The easy solution is to lump all of this behavior together as a certain kind of “bad sportsmanship,” appealing to a principle such as: “A ‘good sportsman’ does not intentionally perform a penalized act during the game.” But this position seems unreasonable, especially to anyone who is an avid participant or fan of these kind of competitive games. Fouling in basketball, for example, is an accepted and expected strategy, and a team that doesn’t foul strategically at the end of the game is thought to be foolish.

Without identifying the relevant principle at play, it is fairly easy to separate intentional fouls from other perhaps more egregious acts. Examples here include overt cheating, such as spying on the practice sessions of an opponent, pulling the fire alarm in their hotel the night before the game, and using illegal substances like corked bats; or thuggish behavior, either before or after the whistle, such as trying to intentionally injure an opponent, delivering a “cheap shot,” and other acts of unsanctioned physical violence. What separates these acts from intentional fouls is that this behavior is aimed at affecting the outcome of the game but is not governed by the rules of the game.

But there are other more mild forms of unsportsmanlike behavior that can also be distinguished from intentional fouls. While we may be used to seeing this type of behavior in games, it is nevertheless blameworthy. For example, a player who fakes an injury in order to affect the action or pace of a moving game. These unsportsmanlike acts contain a component of dishonesty. While this behavior is governed by the rules in the sense that the rules dictate the response to an injured player, the player taking advantage of those rules is not injured. In contrast, intentional fouls involve no dishonesty.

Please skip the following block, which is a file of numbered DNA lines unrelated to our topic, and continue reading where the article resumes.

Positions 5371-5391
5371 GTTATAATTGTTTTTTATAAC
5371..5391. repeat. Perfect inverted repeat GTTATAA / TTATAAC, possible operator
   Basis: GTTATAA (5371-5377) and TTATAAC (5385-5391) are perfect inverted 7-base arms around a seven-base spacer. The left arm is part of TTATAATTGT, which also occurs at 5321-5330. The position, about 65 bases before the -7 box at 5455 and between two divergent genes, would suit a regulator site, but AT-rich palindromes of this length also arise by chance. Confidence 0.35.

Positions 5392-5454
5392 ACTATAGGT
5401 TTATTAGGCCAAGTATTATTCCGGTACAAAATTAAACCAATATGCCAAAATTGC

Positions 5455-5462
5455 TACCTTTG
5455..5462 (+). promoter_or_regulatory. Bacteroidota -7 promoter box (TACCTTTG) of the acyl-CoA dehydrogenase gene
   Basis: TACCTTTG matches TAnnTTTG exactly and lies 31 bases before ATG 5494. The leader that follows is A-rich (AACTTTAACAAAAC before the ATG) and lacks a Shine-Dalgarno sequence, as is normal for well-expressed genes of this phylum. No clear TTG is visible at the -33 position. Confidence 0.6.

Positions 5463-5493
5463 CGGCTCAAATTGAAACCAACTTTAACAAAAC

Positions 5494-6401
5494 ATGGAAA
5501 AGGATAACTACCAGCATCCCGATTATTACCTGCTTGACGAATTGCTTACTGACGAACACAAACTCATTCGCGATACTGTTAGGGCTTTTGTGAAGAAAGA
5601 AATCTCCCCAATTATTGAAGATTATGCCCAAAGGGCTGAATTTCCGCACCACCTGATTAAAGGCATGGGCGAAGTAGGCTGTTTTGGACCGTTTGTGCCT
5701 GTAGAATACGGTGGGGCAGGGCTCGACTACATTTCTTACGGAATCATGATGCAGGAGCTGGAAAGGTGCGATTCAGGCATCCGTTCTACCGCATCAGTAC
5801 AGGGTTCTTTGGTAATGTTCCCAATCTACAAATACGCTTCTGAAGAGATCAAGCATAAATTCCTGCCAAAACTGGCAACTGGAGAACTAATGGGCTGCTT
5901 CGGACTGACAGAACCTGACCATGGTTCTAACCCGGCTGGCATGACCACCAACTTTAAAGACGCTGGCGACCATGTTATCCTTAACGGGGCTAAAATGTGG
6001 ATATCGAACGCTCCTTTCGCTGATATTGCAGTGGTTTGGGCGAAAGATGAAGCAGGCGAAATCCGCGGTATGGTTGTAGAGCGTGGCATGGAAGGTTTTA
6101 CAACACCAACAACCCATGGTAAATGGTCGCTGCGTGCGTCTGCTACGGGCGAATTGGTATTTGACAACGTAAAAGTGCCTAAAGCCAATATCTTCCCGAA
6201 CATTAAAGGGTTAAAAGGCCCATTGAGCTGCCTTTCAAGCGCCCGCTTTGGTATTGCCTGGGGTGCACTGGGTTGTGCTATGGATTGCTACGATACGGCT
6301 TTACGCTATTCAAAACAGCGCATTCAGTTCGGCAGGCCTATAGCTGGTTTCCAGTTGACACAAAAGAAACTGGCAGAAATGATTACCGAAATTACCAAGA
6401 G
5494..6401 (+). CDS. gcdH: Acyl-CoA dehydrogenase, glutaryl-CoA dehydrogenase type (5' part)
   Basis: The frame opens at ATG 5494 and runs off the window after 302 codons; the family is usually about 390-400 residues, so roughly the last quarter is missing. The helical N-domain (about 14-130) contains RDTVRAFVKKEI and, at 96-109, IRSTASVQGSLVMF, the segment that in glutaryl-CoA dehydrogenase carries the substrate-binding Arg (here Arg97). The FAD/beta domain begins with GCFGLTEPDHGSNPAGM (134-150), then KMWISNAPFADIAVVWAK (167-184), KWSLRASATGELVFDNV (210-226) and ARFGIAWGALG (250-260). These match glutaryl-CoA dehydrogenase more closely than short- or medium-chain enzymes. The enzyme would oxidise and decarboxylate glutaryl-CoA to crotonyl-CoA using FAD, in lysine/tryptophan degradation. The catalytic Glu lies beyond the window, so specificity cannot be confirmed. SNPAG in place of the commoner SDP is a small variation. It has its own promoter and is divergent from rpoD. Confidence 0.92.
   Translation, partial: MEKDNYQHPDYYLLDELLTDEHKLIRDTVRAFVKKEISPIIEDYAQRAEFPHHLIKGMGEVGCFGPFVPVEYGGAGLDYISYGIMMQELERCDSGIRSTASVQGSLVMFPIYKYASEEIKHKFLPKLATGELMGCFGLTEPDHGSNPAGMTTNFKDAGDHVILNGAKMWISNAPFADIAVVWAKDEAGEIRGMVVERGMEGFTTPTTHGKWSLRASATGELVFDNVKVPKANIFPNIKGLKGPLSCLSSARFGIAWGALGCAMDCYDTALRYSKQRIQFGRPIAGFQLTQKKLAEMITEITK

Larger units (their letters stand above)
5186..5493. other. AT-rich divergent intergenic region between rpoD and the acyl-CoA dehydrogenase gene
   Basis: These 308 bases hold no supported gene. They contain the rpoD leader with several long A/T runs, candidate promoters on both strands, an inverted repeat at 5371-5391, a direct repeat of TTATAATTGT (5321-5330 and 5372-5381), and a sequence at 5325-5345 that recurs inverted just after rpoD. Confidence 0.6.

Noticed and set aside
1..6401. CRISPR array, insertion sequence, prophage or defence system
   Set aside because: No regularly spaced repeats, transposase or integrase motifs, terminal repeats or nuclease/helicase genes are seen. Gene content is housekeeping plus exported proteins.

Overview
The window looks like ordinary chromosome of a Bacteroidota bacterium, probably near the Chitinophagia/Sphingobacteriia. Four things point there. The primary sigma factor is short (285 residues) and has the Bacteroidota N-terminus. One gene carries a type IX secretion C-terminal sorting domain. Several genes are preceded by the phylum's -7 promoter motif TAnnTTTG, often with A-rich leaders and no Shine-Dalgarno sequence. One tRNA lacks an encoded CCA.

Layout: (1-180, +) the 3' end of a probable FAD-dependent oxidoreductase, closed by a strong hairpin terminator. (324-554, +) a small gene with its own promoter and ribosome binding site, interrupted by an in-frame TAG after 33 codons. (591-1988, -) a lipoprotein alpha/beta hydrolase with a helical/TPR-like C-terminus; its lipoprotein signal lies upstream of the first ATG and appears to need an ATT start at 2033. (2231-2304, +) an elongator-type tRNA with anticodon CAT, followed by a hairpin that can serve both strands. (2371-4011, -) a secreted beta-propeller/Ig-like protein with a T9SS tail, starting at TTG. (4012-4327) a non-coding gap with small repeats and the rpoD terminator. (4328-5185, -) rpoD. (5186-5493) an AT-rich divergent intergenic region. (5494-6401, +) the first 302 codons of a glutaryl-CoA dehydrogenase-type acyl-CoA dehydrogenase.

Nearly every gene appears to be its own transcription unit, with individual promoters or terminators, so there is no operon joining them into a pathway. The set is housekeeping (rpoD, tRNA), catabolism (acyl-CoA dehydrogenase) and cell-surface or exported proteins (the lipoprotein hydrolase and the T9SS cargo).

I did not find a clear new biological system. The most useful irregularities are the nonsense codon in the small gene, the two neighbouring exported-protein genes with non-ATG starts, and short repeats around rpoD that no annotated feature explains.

The problem comes when we run all of these types of behavior together under the banner of unfair play. Figuring out how to operate within the rules to give oneself a better chance of success is not being a poor sport. To the contrary, it is one characteristic of a successful player. The strategic use of intentional fouls, whether familiar strategy like in basketball or unfamiliar like with Suárez, is just one of many indirect gameplay strategies that a player can use to make victory more likely.

So why is this important for someone interested in moral and political philosophy? Beyond the obvious applications to political discourse and interpersonal relations, I believe this discussion sheds light on important issues in the area of business ethics. I see business as a game, and here I don’t use the word “game” pejoratively. Rules govern business transactions and the people who are most successful are the ones who, while operating within appropriate ethical bounds, are able to best use established rules and norms to their advantage.

In my next post, I’ll consider some of these issues in business ethics and the advantage an individual has when he views business as a game. I’ll argue that not viewing business relationships and employment in this way leads many people to make poor decisions under the guise of “doing the right thing,” decisions that make themselves significantly worse off over the long‐​run.